Shopping: Fitting Kid’s Shoes

child in adult shoe

As I have mentioned before, I used to work for a very well-known shoe retailer. I worked my way up in the company to become a Manager of a store and I took the role very seriously and was extremely passionate about what I did. Those who worked for me will fondly remember the strict training I put them through, although I always made it as fun as I could with games and quizzes. It’s funny how this passion has never left me and even though I have now left and therefore no longer get my discount (oh how I miss those!) I still buy my son’s shoes from there and ensure he is correctly fitted.

With purse strings being tightened and bargains sought after, it is extremely tempting these days for parents to buy shoes straight off a sale rack or take hand me downs from friends or buy used ones from sites such as ebay. I do completely understand this and I will also look around for a better price  ̶  just the other week I popped to Gunwharf Keys to try and save a few pennies (although I think I paid the saved ones in car park fees!) My worry is that to try and save a few ‘bob’ you are putting your children’s foot health at risk and causing unnecessary discomfort. I am not here to lecture, after all, I do not know everyone’s situations and a pair of shoes is better than no shoes at all, but I feel with my knowledge I can advise you to make some improved decisions.

First off if you are not going to buy in a shoe fitting shop, at least get measured in one so you have a guide of what you should be looking for elsewhere. The most important thing to remember is that a foot measurement is only a guide! It is not an exact science, it is not a magic number and every single shoe you try will most probably differ from the last  ̶  yes, even if you are in the same shop! So say you are in a fashion store and you see the perfect ‘mini me’ style. The first thing you need to do is bend them. Do they even bend?! Most don’t, they have the thickest, hardest soles and there is absolutely no flex. You may think oh good this sole won’t wear out. The trouble is your poor child will not be able to bend their foot and will end up stomping around everywhere! For an everyday shoe, this is not ideal. The next problem I have found is just getting some styles on. If you struggle, do not buy them, you will be hurting your child every time and it’s usually an indicator that the style is too narrow. Next to look for will be what they are made out of, there will usually be a sticky label somewhere inside to inform you. Plastic will make a child’s feet sweat, smell and be uncomfortable all day. Suede may look good but unless you are prepared to pay for the protector spray they will not be waterproof, so be prepared for wet feet. Canvas is great for the summer but is obviously not at all waterproof or warm for colder months. Leather is always your best option as it is breathable, it moulds to your child’s foot and to some extent is waterproof (no not 100% as most people like to believe, leather is skin, skin has pores, pores are holes and holes let water in!) Goretex is your 100% waterproof shoe but this will cost you.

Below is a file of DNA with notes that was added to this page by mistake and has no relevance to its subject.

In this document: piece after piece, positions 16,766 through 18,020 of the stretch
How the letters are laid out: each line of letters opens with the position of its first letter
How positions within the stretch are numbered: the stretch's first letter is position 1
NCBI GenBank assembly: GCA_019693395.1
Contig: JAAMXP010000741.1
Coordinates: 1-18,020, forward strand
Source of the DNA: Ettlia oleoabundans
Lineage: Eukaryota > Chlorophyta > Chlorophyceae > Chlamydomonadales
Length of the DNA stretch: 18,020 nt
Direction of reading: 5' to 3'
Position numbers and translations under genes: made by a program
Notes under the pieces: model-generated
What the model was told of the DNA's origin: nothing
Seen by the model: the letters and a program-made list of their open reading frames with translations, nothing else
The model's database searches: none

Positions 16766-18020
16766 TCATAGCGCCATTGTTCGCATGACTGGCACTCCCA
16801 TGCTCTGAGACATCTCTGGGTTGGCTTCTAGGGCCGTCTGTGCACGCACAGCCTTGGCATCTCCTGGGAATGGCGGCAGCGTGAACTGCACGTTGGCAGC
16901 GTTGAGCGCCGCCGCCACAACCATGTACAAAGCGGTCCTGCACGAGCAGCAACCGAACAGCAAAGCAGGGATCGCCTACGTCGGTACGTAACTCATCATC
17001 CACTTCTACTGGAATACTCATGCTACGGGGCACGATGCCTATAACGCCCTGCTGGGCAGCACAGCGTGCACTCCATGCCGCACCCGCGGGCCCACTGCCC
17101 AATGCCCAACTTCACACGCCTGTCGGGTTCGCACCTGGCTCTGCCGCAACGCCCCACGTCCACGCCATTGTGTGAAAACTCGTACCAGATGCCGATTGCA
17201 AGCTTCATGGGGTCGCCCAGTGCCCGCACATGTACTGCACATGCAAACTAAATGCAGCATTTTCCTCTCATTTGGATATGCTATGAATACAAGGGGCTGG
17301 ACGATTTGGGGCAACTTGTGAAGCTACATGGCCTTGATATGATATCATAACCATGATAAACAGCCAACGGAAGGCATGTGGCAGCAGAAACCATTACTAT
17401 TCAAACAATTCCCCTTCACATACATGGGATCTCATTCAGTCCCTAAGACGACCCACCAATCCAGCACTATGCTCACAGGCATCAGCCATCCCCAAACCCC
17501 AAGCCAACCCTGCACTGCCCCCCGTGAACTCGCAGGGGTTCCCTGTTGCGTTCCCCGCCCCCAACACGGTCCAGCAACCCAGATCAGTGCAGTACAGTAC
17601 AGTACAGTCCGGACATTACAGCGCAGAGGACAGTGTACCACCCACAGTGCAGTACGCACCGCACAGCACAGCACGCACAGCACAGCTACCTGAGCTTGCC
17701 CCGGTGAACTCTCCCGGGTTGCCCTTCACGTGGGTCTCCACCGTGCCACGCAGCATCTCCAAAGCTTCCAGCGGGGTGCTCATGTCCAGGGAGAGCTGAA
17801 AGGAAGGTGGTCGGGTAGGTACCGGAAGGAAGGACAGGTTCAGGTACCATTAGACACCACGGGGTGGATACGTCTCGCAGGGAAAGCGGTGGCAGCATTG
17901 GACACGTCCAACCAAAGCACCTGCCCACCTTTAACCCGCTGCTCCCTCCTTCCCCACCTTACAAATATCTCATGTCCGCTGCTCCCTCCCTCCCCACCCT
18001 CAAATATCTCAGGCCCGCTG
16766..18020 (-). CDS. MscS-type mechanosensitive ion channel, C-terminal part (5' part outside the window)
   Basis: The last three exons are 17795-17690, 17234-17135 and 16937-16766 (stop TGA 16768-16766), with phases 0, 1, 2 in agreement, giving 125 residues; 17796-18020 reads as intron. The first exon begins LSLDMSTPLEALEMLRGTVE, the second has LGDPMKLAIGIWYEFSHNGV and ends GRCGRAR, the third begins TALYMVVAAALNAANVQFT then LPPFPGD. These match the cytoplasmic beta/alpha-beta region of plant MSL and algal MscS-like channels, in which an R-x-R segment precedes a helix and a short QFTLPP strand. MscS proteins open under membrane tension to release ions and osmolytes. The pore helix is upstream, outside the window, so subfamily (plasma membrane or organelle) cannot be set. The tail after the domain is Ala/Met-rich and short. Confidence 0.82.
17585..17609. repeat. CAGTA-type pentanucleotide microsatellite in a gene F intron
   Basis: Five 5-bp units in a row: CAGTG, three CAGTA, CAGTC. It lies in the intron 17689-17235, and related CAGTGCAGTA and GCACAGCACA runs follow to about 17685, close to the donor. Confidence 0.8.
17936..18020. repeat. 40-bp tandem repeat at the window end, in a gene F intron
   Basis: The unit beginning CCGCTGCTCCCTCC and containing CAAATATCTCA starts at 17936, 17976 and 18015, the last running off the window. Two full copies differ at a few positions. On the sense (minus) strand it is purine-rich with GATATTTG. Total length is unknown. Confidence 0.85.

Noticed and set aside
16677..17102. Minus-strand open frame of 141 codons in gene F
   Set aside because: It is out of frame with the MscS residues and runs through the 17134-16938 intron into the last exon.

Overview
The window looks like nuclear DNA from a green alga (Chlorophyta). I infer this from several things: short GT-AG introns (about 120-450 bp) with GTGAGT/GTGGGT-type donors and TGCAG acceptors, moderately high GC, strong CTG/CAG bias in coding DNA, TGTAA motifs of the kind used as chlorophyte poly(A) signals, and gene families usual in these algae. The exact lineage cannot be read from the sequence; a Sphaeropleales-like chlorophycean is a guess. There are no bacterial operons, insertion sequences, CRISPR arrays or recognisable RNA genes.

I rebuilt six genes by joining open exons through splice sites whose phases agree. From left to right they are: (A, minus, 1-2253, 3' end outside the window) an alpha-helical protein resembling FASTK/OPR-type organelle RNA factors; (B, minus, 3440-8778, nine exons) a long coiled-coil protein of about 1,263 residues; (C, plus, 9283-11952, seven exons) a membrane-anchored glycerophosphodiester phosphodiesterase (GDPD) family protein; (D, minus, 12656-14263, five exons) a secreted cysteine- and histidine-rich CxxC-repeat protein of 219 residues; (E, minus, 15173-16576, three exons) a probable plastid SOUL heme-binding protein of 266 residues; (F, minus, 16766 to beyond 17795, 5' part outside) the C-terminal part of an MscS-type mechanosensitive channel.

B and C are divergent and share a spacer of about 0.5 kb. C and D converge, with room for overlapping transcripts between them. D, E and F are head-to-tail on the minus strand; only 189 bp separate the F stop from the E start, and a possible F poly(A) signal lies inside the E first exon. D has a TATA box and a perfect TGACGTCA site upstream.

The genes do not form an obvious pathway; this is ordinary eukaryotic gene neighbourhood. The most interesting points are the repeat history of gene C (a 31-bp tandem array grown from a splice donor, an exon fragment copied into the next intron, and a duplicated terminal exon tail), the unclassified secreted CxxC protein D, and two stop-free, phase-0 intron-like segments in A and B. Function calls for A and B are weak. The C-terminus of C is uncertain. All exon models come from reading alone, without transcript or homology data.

Right, so you have picked your style and now it’s is time to try them on. Here is the list of 6 points you need to check:

1. Length – In a fitted shop ‘growing room’ is built in. In most retailers, this won’t be a feature. So, what you are looking for is a thumb width of space at the end of the shoe from the big toe. Anything more will become a trip hazard.